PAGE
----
Searching for rare cells circulating in the blood is akin to looking for a needle in a haystack. But researchers have recently developed a new and efficient technique for sorting cells, an innovation that could help advance science in a number of clinical fields, from oncology to stem cell research (Karnik R et al. Nano Lett. 2008;8:1153-1158).
The new approach differs from other cell-sorting methods that involve an array of laboratory equipment and require several different steps to achieve cell separation. One of the most commonly used cell-sorting techniques, called fluorescence-activated cell sorting, separates a heterogeneous mixture of cells 1 cell at a time, based on the specific light scattering and fluorescent characteristics of each cell. Other techniques use magnetic fields or differences in particle buoyancy and density to separate out particular cells.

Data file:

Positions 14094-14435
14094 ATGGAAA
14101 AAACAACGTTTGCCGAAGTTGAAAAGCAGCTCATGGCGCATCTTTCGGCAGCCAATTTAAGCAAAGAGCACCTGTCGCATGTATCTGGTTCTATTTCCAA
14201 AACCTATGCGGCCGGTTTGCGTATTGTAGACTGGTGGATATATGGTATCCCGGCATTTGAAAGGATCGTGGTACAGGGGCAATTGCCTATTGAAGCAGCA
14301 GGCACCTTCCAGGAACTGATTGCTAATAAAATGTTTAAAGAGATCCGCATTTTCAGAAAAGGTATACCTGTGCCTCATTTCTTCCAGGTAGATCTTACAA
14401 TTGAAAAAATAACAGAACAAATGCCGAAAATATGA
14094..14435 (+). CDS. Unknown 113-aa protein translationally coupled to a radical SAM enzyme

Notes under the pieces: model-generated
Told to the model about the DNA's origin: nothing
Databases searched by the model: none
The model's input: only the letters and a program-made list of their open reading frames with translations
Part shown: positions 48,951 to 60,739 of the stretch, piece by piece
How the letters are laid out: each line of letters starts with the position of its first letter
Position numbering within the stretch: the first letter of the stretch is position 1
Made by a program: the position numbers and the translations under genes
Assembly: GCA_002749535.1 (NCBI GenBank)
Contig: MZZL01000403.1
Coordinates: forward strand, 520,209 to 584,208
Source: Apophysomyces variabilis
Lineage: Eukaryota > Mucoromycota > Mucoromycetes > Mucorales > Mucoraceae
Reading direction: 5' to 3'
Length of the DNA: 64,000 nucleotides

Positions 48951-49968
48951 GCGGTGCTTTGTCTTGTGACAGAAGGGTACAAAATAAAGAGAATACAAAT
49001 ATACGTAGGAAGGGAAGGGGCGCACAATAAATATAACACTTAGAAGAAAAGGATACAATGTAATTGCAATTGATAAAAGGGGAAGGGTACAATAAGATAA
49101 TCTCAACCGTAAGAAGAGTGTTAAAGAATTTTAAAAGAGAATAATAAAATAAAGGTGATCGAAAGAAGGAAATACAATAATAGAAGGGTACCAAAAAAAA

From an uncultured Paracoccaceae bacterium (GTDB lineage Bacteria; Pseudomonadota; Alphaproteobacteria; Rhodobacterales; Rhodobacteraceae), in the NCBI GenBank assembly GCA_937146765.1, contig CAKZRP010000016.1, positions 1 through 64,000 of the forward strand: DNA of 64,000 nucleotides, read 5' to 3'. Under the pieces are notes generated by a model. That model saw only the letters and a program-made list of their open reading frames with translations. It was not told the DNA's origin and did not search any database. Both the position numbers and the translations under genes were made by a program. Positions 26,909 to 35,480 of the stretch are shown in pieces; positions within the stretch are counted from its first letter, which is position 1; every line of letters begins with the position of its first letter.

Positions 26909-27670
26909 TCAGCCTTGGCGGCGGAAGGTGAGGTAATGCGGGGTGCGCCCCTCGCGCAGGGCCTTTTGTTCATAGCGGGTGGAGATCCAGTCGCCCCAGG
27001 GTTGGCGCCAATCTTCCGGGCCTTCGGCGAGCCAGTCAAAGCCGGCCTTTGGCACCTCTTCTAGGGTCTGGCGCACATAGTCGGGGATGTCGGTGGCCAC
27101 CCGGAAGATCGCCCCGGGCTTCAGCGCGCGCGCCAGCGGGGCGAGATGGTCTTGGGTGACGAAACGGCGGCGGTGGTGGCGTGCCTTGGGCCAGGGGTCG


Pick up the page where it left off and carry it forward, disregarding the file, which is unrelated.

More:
Hampton T. Engineers Invent Improved Cell-Sorter. JAMA. 2008;299(20):2378. doi:10.1001/jama.299.20.2378
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